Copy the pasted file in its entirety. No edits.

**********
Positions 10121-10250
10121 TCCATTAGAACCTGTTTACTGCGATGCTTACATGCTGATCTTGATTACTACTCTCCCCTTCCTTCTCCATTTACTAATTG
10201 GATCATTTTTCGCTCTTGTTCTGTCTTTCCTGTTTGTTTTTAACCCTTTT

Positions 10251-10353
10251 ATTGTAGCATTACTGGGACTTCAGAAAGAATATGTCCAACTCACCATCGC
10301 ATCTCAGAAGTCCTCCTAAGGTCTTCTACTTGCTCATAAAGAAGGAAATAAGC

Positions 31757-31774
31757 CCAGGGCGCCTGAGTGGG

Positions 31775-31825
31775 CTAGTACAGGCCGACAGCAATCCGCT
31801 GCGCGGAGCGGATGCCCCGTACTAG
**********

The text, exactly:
Positions 10121-10250
10121 TCCATTAGAACCTGTTTACTGCGATGCTTACATGCTGATCTTGATTACTACTCTCCCCTTCCTTCTCCATTTACTAATTG
10201 GATCATTTTTCGCTCTTGTTCTGTCTTTCCTGTTTGTTTTTAACCCTTTT

Positions 10251-10353
10251 ATTGTAGCATTACTGGGACTTCAGAAAGAATATGTCCAACTCACCATCGC
10301 ATCTCAGAAGTCCTCCTAAGGTCTTCTACTTGCTCATAAAGAAGGAAATAAGC

Positions 31757-31774
31757 CCAGGGCGCCTGAGTGGG

Positions 31775-31825
31775 CTAGTACAGGCCGACAGCAATCCGCT
31801 GCGCGGAGCGGATGCCCCGTACTAG